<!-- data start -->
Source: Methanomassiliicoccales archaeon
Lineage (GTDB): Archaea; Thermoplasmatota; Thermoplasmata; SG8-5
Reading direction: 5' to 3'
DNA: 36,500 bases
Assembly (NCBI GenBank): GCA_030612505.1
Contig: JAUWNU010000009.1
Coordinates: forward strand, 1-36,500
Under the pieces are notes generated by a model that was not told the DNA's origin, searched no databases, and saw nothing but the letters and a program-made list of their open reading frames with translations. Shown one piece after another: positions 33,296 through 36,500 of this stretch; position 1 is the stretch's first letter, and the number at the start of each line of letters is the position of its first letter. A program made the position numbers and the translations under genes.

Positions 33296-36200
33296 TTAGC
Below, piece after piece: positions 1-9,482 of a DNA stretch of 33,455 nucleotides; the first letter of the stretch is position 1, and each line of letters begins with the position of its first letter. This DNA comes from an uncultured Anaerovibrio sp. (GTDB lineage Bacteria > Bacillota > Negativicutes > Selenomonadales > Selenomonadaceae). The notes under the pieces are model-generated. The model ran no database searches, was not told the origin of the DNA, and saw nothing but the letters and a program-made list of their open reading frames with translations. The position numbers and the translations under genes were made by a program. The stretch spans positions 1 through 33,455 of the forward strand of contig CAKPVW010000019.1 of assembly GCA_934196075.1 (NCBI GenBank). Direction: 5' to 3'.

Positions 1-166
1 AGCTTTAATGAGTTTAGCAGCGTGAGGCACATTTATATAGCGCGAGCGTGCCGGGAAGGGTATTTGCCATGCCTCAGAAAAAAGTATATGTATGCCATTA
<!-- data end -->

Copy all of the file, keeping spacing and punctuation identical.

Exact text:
Source: Methanomassiliicoccales archaeon
Lineage (GTDB): Archaea; Thermoplasmatota; Thermoplasmata; SG8-5
Reading direction: 5' to 3'
DNA: 36,500 bases
Assembly (NCBI GenBank): GCA_030612505.1
Contig: JAUWNU010000009.1
Coordinates: forward strand, 1-36,500
Under the pieces are notes generated by a model that was not told the DNA's origin, searched no databases, and saw nothing but the letters and a program-made list of their open reading frames with translations. Shown one piece after another: positions 33,296 through 36,500 of this stretch; position 1 is the stretch's first letter, and the number at the start of each line of letters is the position of its first letter. A program made the position numbers and the translations under genes.

Positions 33296-36200
33296 TTAGC
Below, piece after piece: positions 1-9,482 of a DNA stretch of 33,455 nucleotides; the first letter of the stretch is position 1, and each line of letters begins with the position of its first letter. This DNA comes from an uncultured Anaerovibrio sp. (GTDB lineage Bacteria > Bacillota > Negativicutes > Selenomonadales > Selenomonadaceae). The notes under the pieces are model-generated. The model ran no database searches, was not told the origin of the DNA, and saw nothing but the letters and a program-made list of their open reading frames with translations. The position numbers and the translations under genes were made by a program. The stretch spans positions 1 through 33,455 of the forward strand of contig CAKPVW010000019.1 of assembly GCA_934196075.1 (NCBI GenBank). Direction: 5' to 3'.

Positions 1-166
1 AGCTTTAATGAGTTTAGCAGCGTGAGGCACATTTATATAGCGCGAGCGTGCCGGGAAGGGTATTTGCCATGCCTCAGAAAAAAGTATATGTATGCCATTA